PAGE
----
Goats on a wall.

Hiding?

Look closely for the third chicken that I didn't notice at first.

Goats galore.

Learning and exploring

Yesterday I went to the Eastern Region for the first time, a mountainous area of Ghana. The town of Koforidua is nestled in between mountains, so we took some time to hike partially up one of them. To get there we had to traipse through people’s property, which didn’t seem to bother anyone.

Heading toward the mountain we climbed up.

A house along the way.

An old truck undergoing work.

A work in progress.

Along the way we also saw a range of vegetation and plants. Did you know this is how pineapples grow? I didn’t!

A pineapple just beginning to grow.

Almost ripe.

Plantains growing.

Plantains are very common here and grow in an interesting way. The purple part of the plant, as I understood it, nourishes the plantains and gets smaller as they multiply and grow further down. The bananas, below, grow similarly but look a little different.

Bananas growing.

We also saw a cocoa tree, which grows pods that hold the cocoa beans. Climbing the tree is dangerous, for both the person and the tree, because its branches are weak. Therefore, a long pole with a knife on the end is used to remove the pods that turn orange when ripe.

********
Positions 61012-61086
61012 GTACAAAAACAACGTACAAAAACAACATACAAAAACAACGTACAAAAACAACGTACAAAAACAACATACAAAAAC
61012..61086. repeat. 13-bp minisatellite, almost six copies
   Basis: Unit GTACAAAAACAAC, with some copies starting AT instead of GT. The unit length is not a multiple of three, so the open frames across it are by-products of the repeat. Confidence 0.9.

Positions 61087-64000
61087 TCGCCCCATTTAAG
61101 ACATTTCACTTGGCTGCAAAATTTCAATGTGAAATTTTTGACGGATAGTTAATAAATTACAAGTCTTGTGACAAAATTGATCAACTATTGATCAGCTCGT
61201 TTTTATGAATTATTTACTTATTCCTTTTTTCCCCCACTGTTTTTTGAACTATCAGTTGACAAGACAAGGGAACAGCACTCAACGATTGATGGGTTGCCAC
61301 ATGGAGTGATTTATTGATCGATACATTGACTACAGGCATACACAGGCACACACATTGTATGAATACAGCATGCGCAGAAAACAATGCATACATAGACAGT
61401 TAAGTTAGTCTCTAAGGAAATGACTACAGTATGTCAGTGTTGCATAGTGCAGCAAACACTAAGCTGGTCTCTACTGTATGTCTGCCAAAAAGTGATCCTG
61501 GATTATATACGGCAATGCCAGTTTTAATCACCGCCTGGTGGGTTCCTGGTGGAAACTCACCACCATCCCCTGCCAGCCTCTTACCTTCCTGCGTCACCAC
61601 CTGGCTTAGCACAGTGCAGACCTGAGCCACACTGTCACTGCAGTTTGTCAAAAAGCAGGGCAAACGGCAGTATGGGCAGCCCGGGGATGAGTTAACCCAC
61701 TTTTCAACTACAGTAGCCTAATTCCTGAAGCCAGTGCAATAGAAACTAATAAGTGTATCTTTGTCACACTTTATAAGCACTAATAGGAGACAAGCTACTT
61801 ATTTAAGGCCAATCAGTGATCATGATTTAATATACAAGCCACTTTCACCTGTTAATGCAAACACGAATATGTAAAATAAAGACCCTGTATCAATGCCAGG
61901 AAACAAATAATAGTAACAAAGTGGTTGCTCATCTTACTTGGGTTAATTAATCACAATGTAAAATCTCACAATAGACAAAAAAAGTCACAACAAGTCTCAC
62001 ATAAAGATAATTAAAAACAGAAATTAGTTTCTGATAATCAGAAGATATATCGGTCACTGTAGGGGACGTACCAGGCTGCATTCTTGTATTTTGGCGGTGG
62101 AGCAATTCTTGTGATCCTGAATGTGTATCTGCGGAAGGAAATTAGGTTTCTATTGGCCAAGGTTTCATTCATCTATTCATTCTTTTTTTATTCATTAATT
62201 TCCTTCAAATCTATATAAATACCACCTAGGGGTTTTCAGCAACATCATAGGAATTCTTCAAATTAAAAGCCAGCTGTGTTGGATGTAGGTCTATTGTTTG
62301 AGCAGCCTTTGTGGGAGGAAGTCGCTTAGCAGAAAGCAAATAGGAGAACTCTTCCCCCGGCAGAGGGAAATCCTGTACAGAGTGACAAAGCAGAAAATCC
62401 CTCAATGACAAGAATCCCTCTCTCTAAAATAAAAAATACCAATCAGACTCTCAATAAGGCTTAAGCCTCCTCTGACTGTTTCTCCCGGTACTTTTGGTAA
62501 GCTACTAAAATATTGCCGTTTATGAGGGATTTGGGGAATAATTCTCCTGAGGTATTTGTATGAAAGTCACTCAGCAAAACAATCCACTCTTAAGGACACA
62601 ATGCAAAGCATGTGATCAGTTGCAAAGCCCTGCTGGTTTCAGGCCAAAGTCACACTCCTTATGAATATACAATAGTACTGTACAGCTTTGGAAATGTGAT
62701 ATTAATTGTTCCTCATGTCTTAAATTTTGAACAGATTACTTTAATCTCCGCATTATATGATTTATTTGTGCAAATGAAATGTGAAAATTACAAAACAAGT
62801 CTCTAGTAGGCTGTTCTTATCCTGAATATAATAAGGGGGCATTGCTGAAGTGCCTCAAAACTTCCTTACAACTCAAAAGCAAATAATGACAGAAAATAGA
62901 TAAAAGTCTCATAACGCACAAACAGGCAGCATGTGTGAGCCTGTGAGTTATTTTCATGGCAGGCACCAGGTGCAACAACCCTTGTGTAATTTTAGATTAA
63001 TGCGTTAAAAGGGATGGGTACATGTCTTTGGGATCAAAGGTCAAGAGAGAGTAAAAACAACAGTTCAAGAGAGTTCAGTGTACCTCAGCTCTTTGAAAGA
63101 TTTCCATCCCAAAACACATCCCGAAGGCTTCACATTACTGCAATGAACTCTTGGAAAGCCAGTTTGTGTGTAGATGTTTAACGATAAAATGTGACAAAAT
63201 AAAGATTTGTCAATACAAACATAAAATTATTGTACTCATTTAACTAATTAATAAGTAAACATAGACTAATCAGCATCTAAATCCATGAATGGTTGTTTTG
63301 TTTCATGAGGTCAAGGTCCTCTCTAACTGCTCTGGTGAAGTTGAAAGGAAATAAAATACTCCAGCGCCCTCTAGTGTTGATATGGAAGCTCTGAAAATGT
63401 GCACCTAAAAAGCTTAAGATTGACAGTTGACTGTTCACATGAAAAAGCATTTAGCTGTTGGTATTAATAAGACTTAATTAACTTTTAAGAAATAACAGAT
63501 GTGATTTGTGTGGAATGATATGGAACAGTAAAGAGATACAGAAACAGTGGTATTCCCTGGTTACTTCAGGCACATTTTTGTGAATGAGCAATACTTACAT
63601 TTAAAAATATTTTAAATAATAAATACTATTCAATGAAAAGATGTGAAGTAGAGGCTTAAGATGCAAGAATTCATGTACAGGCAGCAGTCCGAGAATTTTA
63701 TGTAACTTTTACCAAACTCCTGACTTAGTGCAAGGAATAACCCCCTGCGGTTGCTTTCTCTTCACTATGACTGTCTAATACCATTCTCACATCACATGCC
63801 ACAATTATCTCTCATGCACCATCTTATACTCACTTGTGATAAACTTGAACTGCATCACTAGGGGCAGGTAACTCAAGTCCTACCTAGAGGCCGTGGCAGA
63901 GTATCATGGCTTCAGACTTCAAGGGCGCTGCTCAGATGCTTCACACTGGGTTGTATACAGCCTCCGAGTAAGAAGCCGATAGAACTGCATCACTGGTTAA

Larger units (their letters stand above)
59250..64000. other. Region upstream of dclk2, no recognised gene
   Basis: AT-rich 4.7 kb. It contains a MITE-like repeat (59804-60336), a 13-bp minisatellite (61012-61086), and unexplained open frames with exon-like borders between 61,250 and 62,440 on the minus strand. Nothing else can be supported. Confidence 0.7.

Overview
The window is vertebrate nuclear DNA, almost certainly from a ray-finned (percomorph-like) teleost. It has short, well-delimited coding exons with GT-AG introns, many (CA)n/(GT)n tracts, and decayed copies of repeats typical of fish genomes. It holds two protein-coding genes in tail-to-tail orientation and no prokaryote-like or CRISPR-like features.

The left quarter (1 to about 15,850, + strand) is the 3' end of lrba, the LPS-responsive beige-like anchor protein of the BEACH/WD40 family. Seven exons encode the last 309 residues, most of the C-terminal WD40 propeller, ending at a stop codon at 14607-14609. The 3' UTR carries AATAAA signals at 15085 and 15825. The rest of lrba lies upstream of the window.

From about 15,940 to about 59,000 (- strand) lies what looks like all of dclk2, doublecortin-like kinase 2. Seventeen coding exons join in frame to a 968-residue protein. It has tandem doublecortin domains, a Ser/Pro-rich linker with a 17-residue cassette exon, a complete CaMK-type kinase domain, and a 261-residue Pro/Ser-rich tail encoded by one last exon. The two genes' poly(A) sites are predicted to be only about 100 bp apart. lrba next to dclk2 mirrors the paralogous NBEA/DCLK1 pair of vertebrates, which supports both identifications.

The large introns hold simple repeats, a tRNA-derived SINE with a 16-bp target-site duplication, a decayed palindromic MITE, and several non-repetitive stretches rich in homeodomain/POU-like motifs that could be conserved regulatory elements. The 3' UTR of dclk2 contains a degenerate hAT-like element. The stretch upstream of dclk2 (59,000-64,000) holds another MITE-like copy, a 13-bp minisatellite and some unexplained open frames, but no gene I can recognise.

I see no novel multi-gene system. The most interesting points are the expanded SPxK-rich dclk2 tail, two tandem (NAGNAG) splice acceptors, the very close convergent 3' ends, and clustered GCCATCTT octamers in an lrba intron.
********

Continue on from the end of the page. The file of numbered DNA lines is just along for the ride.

Cocoa pods, up in the branches.

An unknown flower...another thing to learn.

As far up as the path allowed us to go.

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From Accra to Cape Coast and back.

Friday 9/23/11

The view from a tro-tro.

A car repair shop in Nima.

Dumpsters in Nima.

A sunset in Nima, a portion of Accra, illuminates the telephone wires and antennas.

A different view of the sunset as a shop begins to glow.

A station in Accra just after dusk.

A man selling children's shoes at the station.

Saturday 9/24/11:

An attempt at taking a picture of the ocean through the window.

After doing a little searching on google, I think this is a weaver bird of some sort. It's hanging on its nest.

Look at all of them!

A lizard and his shadow.

This crocodile positioned itself between me and my purse.

A hillside full of houses in Cape Coast.

A shop in Cape Coast.

Sunday 9/26/11:

View of the ocean on a sunny day in Cape Coast.

Looking out from the overhang at Brenu Beach.

Palm trees at the beach.

A cute little girl who wouldn't stop smiling in our shared taxi.

Accra's lights at night, blurred by the tro-tro's speed.

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So for the past week and a half my foot has been itching. It started off looking like three bug bites on top of my foot, which only made sense because they itched like crazy.